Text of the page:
Priorities for Improving an old Plywood Bass

Discussion in 'Setup & Repair [DB]' started by Chris Fitzgerald, Aug 18, 2002.

  1. Chris Fitzgerald

    Chris Fitzgerald Student of Life Staff Member Administrator

    Oct 19, 2000
    Louisville, KY
    Last night I played an outdoor gig on my "outdoor" bass (for pictures of this monstrosity, please visit this page: ). It did well enough for what it is, but the sound on the G string was pretty choked and I had to pull really hard to get anything out of the upper register at all. The bass is a mess, so perhaps I should just list all the things that are "less than great" about it:

    1) The top has been thrice repaired right by the treble foot of the bridge: the first repair was a graft, the second was a patch underneath the graft, and the third was an even larger and heavier patch under the graft when the first patch broke. This third repair really hurt the sound.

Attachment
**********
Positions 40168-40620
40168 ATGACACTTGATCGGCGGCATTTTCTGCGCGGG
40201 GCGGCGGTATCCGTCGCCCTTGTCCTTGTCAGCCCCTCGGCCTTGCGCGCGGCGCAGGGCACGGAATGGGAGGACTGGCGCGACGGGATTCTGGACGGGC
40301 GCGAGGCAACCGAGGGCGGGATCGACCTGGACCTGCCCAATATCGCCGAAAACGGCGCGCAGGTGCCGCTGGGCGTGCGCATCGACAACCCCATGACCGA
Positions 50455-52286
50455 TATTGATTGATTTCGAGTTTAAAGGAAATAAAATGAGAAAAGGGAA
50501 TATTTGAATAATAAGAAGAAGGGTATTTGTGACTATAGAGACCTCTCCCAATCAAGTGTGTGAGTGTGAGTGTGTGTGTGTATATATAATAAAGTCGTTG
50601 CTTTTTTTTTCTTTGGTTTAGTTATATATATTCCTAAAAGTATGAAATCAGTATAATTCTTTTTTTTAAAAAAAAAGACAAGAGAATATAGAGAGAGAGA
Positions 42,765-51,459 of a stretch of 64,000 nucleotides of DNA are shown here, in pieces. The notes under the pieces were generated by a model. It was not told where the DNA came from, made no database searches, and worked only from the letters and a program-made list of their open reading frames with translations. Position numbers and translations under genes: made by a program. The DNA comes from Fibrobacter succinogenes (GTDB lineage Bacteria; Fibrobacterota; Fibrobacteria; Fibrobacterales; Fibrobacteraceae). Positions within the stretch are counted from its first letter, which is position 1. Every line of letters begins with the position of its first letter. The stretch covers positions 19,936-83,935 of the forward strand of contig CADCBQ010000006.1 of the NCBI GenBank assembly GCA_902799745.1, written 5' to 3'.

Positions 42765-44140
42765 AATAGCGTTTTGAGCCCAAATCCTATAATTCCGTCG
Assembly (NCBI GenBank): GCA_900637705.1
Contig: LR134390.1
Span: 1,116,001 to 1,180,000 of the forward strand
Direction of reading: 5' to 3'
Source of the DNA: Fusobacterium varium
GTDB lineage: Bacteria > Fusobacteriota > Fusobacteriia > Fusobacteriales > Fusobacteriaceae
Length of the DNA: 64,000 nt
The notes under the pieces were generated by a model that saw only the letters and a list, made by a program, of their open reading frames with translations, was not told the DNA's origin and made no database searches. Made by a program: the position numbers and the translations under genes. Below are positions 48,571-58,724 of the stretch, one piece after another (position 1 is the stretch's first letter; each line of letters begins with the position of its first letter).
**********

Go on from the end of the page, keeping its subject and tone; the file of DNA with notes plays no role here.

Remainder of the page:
2) The bridge is uneven because of the warping of the top, so that the treble adjuster is out almost a full inch while the bass adjuster is out only about a half inch. Not good, I know...but it was that way when I got it.

    3) The fingerboard is in decent shape dressingwise, but is rather thin and I was told it was made of "low grade Ebony". I'm sure a denser board would produce a meatier sound.

    I like having an outdoor bass for those miserable hot/humid/cold/dry gigs, but at this point it's such a step down from my carved Czech bass that it's kind of a drag to play on. What should I look into changing first without breaking the bank? I looked into getting the top repaired by a "bass specialist" luthier when the patch split, but the estimate was $1600 minimum, so I took it to a guy who works on stringed instruments for the school system here locally, who put on the current patch for about $400 (including removing and replacing the top).